I like McLaren. I like the brand’s history. I like the brand’s stated ethos. I’ve driven a couple of modern McLarens, including a long road trip in a 570S across the better part of California, and enjoyed them. I do worry a little bit about McLaren.
Despite the brand’s rep and history, there are no guarantees in life and that’s especially true for boutique car manufacturers. They’ve long built cars around a shared carbon fiber tub with variations on the same V8 motor and, while that seemed smart and somewhat novel a few years ago, it’s starting to feel a bit like the FCA trick where they keep building permutations of the same Challenger/Charger and trying to convince us they’re special.
I can tell a McLaren Elva from a Senna, but a McLaren 620R from a 720S? You’re going to have to give me a minute. I can do it. I just need a minute.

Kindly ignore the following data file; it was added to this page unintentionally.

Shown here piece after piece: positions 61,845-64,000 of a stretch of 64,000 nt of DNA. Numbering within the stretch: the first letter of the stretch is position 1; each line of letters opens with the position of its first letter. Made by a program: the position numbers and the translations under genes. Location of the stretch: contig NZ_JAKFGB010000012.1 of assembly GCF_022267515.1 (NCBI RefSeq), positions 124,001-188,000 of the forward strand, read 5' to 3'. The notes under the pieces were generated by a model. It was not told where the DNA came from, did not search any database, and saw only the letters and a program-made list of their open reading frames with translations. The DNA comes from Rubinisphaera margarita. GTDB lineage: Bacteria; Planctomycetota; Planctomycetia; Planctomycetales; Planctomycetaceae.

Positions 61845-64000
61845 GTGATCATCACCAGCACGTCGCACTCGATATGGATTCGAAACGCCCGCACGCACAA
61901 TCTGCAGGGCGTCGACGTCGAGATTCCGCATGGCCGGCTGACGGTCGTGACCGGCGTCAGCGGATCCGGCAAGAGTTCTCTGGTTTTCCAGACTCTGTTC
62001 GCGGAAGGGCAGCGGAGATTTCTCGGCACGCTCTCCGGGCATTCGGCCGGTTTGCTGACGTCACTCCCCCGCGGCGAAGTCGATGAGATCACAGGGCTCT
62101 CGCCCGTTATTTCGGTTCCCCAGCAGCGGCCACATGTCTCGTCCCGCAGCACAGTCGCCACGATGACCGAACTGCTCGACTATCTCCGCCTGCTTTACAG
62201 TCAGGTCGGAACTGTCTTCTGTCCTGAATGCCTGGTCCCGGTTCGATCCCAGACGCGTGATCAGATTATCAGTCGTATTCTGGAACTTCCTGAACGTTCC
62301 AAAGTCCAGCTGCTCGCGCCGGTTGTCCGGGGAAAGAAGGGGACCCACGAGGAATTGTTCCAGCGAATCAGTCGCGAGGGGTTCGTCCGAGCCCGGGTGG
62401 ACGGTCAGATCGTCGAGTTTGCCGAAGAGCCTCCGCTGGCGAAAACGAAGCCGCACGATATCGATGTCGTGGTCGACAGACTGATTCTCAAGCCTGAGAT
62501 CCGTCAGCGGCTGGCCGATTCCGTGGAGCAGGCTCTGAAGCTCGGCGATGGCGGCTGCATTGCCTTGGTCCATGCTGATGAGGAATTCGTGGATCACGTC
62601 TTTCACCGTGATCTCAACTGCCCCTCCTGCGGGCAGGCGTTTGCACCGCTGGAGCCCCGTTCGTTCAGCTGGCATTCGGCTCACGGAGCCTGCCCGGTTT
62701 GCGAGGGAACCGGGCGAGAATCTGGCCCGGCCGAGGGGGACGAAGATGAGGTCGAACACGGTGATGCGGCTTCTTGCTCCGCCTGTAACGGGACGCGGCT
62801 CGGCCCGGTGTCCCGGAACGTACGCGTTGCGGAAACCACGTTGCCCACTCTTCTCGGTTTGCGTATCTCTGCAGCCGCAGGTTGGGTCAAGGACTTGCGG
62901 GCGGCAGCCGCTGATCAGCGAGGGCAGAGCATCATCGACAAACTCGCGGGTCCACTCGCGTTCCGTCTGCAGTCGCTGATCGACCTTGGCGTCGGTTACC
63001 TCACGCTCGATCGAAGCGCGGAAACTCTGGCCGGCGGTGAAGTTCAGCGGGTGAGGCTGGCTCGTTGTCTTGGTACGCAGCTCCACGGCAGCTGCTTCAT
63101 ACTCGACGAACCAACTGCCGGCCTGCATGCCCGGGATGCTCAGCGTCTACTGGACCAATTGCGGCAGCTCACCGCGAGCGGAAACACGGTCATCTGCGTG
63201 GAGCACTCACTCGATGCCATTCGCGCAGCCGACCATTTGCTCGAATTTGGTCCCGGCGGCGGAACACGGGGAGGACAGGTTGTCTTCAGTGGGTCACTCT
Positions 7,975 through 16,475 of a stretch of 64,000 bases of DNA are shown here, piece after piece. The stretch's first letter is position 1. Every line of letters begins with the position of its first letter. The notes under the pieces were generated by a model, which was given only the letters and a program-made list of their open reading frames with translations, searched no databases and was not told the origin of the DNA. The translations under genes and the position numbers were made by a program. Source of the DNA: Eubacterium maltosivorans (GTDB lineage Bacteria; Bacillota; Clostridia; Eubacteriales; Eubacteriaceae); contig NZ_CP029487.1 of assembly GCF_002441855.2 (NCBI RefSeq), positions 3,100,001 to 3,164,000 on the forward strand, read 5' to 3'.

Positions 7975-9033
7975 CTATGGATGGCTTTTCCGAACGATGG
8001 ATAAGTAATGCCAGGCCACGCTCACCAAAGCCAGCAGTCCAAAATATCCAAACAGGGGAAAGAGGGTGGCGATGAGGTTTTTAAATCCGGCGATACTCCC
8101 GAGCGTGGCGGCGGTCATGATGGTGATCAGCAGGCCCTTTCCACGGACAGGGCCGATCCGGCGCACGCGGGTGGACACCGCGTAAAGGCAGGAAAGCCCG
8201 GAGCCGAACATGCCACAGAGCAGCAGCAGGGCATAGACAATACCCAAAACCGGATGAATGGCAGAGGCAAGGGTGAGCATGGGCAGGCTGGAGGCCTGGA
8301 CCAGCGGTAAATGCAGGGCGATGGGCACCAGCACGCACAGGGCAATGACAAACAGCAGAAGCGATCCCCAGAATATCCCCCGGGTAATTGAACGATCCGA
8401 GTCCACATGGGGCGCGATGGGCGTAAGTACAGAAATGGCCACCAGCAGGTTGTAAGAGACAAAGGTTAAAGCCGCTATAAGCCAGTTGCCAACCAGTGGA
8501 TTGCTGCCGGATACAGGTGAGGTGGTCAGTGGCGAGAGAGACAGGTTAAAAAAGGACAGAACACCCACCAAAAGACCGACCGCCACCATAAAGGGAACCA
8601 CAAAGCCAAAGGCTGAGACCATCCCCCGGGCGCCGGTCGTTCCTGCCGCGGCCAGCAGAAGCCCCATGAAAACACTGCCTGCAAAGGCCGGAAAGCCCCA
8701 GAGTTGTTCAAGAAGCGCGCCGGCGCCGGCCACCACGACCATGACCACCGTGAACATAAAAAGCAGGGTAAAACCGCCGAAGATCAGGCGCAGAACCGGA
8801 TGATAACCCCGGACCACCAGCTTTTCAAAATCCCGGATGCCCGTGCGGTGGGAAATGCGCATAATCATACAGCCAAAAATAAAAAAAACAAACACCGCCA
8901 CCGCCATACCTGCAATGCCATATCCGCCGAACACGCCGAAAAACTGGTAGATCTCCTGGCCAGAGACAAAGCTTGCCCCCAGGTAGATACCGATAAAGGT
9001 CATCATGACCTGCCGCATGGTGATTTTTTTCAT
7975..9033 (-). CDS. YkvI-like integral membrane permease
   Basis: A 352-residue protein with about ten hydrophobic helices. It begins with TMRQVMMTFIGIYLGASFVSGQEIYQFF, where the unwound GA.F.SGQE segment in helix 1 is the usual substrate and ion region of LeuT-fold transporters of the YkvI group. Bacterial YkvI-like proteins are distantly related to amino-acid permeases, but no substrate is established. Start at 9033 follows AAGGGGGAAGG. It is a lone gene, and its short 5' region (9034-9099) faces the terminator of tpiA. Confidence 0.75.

All of this is to say that the financial strength of McLaren was something people questioned before the pandemic and before they put their famous and iconic HQ up for sale. We’re about a week away from the reveal of the new Artura and it is, in many ways, the first completely new McLaren since the MP4-12C and McLaren P1.
McLaren has thus far told us that the new vehicle will sit on top of their new McLaren Carbon Lightweight Architecture and feature a new high-performance twin-turbo V6 engine. This architecture and variations of this motor are intended to appear in future supercars and this model should replace the 570S.
Should I worry? McLaren’s hybrids have thus far been stellar examples of what can be achieved by pairing a traditional ICE setup with batteries and a motor. The company has also historically been on the bleeding edge of implementing lightweight composites.
Unfortunately, the failure of the reborn Acura NSX is a reminder that you can’t lean on a brand to make something work. McLaren’s stature seems like it’s faded relative to other exclusive brands. I would like to see the Artura succeed and the key, I think, is that it has to feel as new as it is. Fingers crossed.